Yesterday, the New York State Board of Regents approved new rules for deaccessioning artworks from museums and historical societies chartered by the state. The amendment takes effect on June 8. In essence, the rules clarify the existing standards for deaccessions, i.e., they should be made only to fund acquisitions. (Institutions created before 1890, such as the Metropolitan Museum, are chartered by the state legislature, which is considering a similar bill.)
According to the new rules, institutions seeking to unload work must meet at least one of ten criteria, such as an object being inconsistent with its mission, a redundancy in its collection, a fake or stolen. They must provide a list of deaccessioned items to the state board every year.
The Association of Art Museum Directors and American Association of Museums have historically taken a firm stance against deaccessioning, with the exception of selling works for the purpose of making new acquisitions. In 2008, the AAMD admonished the National Academy Museum in New York for selling two Hudson River School paintings—Frederic Edwin Church’s Scene on the Magdalene (1854) and Sanford Robinson Gifford’s Mount Mansfield, Vermont (1859)—in order to pay its bills. It raised $13.5 million from the sale and has gotten its house in order. Sanctions against the National Academy were lifted last October.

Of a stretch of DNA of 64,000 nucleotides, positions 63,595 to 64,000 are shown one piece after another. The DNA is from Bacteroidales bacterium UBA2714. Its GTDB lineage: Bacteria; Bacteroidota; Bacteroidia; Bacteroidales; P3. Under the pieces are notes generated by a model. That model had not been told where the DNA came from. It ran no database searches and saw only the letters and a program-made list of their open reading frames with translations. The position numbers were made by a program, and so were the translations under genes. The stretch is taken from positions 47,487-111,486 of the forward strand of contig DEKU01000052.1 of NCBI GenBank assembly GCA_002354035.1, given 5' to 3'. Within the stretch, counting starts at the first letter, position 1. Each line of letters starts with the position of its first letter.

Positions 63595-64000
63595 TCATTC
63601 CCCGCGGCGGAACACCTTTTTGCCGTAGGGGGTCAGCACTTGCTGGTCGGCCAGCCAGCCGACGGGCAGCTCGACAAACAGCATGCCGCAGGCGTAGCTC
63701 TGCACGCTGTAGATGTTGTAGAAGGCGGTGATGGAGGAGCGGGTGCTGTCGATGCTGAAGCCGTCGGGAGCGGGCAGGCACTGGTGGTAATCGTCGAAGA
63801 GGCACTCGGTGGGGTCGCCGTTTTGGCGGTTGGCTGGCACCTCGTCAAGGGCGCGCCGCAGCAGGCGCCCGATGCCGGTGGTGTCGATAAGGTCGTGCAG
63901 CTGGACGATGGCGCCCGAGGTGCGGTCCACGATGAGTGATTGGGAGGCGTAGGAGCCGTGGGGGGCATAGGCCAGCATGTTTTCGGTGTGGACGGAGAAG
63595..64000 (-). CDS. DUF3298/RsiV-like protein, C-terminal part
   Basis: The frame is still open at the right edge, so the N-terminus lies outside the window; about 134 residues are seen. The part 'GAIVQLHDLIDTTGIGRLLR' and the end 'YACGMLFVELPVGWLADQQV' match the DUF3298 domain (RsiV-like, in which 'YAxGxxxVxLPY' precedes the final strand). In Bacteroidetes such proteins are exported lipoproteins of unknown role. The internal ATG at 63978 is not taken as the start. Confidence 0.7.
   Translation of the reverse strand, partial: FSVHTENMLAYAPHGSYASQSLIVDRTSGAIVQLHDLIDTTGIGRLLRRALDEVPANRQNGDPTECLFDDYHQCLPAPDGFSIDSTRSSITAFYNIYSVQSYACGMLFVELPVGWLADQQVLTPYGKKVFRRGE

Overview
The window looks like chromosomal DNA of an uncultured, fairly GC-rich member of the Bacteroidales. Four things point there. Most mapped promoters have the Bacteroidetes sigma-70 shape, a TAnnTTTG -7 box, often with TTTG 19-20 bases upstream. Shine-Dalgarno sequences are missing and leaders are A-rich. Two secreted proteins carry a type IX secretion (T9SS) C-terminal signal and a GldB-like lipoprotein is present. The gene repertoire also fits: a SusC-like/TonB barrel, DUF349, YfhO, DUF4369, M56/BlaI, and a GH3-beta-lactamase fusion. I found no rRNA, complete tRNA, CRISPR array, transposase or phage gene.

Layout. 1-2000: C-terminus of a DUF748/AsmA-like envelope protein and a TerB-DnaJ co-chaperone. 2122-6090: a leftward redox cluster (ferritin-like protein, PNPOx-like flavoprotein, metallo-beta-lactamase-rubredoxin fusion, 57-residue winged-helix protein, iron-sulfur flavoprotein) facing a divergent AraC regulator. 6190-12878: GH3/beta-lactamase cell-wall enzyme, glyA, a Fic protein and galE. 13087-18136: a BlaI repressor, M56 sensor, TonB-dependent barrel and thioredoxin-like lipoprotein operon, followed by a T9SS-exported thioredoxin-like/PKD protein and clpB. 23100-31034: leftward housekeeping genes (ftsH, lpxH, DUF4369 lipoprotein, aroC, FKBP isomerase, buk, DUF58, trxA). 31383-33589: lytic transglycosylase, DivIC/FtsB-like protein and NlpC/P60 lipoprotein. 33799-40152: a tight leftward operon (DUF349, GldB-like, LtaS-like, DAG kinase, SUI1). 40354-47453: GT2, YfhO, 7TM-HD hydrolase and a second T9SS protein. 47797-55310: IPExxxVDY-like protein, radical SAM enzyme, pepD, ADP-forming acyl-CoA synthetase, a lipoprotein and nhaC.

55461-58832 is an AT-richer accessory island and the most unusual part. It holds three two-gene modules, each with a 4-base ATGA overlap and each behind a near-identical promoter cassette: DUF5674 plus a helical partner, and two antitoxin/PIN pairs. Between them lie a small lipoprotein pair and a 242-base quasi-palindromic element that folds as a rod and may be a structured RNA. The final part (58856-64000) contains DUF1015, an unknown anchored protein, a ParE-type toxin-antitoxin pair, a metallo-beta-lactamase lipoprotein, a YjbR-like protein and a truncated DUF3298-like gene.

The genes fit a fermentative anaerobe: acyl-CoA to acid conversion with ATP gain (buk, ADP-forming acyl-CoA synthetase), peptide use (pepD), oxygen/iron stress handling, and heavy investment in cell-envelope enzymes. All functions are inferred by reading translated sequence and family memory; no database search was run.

In 2008, the New York regents put into place emergency regulations that prohibited museums from selling artwork to fund operating costs, just as the economic recession was bearing down on nonprofits. It allowed those regulations to expire last September, setting off alarm bells for deaccession watchdogs. Brandeis University, which in 2009 attempted to sell off the collection and shutter its Rose Art Museum, and Fisk University in Nashville, which since 2007 has sought court permission to sell works from its Stieglitz Collection to fund university operations, are two prominent cases of institutions seeking to bypass deaccessioning standards in order to stay afloat.
In 2009, New York State assemblyman Richard Brodsky proposed a bill, and also included libraries and zoos, which would have made it illegal for institutions to sell works for any other reason than acquisitions. It also required all institutions to catalogue their entire collections, at their expense. In a May 2009 interview with Art in America, Brodsky expressed the hope that the strict New York bill, which met with some opposition from major New York institutions, would set a precedent for museums nationwide.
Above: Frederic Edwin Church’s Scene on the Magdalene (1854)